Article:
How do neural networks work?

Neural networks consist of artificial neurons, which are divided into: 

  • Input units (red) – are designed to receive various forms of data from the outside world that the network will attempt to learn about, recognize, or otherwise process; 
  • Output units (yellow) – are on the opposite side of the network and signal how it responds to the information it’s learned;
  • Hidden units (blue) – sit between the two.


A richer structure that consists of many different layers between the input and the output is called a deep neural network (DNN). It’s used for tackling more complex issues.  

The input layer receives various forms of data from the outside world. Based on that, the network aims to learn. Inputs are fed in, activate the hidden units, and make outputs feed out. The weight of the connection between any two units is gradually adjusted as the network learns.

Neural networks learn things by backpropagation, which is a feedback process. It means it compares the intended output a network produces with the output it actually produces. It uses the difference between them to modify the weights of the connections between the units in the network, then backward-processes from the output to the input units. In time, backpropagation causes the network to reduce the difference between actual and desired output to where the two synchronize, so the network works as it should.

Once the network has been trained with enough examples, it reaches a point where it can be presented with a new set of inputs it’s never seen before to see how it replies. 


Deep Learning

What is deep learning?

Deep learning (DL), or deep neural learning, is a subset of machine learning, which uses neural networks (with more complex architecture than ML applications) to analyze different factors with a structure similar to the human neural system. While a neural network with a single layer can make predictions, additional hidden layers can help to optimize and refine for accuracy. DL deals with structured, semi-structured, and unstructured data.

How deep learning works

Deep learning neural networks attempt to mimic the human brain through a combination of data inputs, weights, and biases. These elements cooperate to recognize, classify, and describe items within the data.

Deep neural networks consist of numerous layers of connected points, each building upon the former layer to optimize the prediction or categorization. The progression of computations through the network is called forward propagation. The opposite process, called backpropagation, uses algorithms to calculate errors in predictions and then adjust the biases and weights of the function by moving backward through the layers to train the model. Both methods enable a NN to make predictions and correct any errors accordingly. Over time, the algorithm becomes more accurate.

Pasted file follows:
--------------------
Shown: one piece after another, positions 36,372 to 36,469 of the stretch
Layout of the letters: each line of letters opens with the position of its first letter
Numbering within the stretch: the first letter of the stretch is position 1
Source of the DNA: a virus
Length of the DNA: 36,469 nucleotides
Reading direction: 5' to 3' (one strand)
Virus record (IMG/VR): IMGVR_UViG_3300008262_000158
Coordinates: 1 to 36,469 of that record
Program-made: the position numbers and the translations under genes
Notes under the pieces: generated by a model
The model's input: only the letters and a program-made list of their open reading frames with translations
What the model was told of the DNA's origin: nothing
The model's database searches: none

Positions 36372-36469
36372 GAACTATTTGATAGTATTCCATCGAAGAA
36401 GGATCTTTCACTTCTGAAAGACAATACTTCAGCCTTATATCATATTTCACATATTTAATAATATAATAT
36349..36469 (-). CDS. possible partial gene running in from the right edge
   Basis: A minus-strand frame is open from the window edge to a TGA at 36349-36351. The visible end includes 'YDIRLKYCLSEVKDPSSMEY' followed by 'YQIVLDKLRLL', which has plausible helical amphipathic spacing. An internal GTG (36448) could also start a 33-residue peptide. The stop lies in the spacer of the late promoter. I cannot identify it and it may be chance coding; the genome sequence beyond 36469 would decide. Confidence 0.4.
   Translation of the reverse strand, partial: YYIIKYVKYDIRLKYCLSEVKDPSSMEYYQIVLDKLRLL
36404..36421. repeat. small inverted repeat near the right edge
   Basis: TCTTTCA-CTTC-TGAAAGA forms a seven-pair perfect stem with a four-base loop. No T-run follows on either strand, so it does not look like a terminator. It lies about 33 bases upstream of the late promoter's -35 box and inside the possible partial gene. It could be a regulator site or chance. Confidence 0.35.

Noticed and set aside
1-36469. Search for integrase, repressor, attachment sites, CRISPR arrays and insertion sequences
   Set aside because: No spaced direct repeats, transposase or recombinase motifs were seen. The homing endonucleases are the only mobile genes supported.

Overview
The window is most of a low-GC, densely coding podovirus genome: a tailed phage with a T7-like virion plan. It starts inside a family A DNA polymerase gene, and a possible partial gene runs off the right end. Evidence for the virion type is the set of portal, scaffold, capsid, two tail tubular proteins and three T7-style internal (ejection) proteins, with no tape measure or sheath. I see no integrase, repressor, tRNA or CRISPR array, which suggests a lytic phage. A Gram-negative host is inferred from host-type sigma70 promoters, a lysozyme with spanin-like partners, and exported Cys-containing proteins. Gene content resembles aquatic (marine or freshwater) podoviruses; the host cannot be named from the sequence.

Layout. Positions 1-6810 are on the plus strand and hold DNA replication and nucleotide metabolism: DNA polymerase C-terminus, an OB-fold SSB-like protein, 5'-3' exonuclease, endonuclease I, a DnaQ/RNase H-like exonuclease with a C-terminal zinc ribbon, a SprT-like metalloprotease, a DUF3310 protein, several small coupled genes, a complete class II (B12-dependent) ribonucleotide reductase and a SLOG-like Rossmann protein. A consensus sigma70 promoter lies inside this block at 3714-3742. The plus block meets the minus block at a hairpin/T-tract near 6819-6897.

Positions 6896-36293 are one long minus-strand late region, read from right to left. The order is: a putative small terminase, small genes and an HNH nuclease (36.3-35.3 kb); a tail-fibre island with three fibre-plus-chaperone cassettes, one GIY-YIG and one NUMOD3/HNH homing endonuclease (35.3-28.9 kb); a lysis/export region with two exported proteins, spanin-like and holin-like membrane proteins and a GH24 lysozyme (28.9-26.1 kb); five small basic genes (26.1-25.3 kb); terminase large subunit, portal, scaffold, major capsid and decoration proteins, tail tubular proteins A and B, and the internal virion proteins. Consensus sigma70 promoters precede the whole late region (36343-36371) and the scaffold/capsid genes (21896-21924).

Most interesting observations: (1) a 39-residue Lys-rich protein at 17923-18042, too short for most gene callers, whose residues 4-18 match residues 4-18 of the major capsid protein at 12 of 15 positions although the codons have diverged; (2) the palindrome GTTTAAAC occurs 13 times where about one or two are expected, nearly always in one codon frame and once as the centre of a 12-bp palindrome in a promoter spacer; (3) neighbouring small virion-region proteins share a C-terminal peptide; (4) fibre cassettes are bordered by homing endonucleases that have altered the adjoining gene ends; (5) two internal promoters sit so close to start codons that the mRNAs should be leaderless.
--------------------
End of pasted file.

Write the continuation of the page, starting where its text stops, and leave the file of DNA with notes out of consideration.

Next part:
The described process is the simplest type of deep neural network. However, deep learning algorithms are very complex, and different neural networks address specific queries or datasets. 

For instance:

  • Convolutional neural networks (CNNs), used primarily in computer vision and image classification applications, can detect patterns and features within a picture or video, enabling tasks like object detection or recognition. 
  • Recurrent neural networks (RNNs) are used in natural language and speech recognition applications to leverage sequential or time-series data.


Computer Vision

What is computer vision?

Computer vision is a field of study that trains computers and systems to interpret and understand essential information from images, videos, and other visual data — and take actions or make recommendations based on that information. Computer vision allows machines to observe, see and understand their surroundings.

How does computer vision work?

Computer vision runs data analysis over and over until it discerns distinctions and ultimately recognizes images. Two fundamental technologies are used to accomplish this: 

  • Machine learning (mainly deep learning) uses algorithmic models that enable computers to teach themselves about the context of visual data to differentiate one picture from another. Algorithms allow the machine to learn by itself, rather than someone programming it to recognize an image.
  • Convolutional neural networks (CNN) are a subset of deep learning. They help a model “look” by learning the characteristic features of images. Through this approach, a model can build a hierarchical understanding of photos (e.g., it can learn what eyes look like and identify a human in the picture because it detects eyes). The NN runs convolutions and checks the accuracy of its predictions in a series of iterations until the projections start recognizing or seeing images in a way similar to people.